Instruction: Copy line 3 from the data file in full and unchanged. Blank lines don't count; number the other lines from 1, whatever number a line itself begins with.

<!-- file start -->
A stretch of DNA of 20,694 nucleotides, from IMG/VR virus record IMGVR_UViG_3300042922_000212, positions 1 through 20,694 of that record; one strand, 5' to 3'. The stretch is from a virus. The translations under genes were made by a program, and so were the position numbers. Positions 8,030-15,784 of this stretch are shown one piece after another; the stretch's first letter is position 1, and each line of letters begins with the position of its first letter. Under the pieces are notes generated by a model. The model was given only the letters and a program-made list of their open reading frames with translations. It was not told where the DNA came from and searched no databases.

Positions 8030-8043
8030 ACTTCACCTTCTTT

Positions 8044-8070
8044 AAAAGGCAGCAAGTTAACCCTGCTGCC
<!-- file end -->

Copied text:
8030 ACTTCACCTTCTTT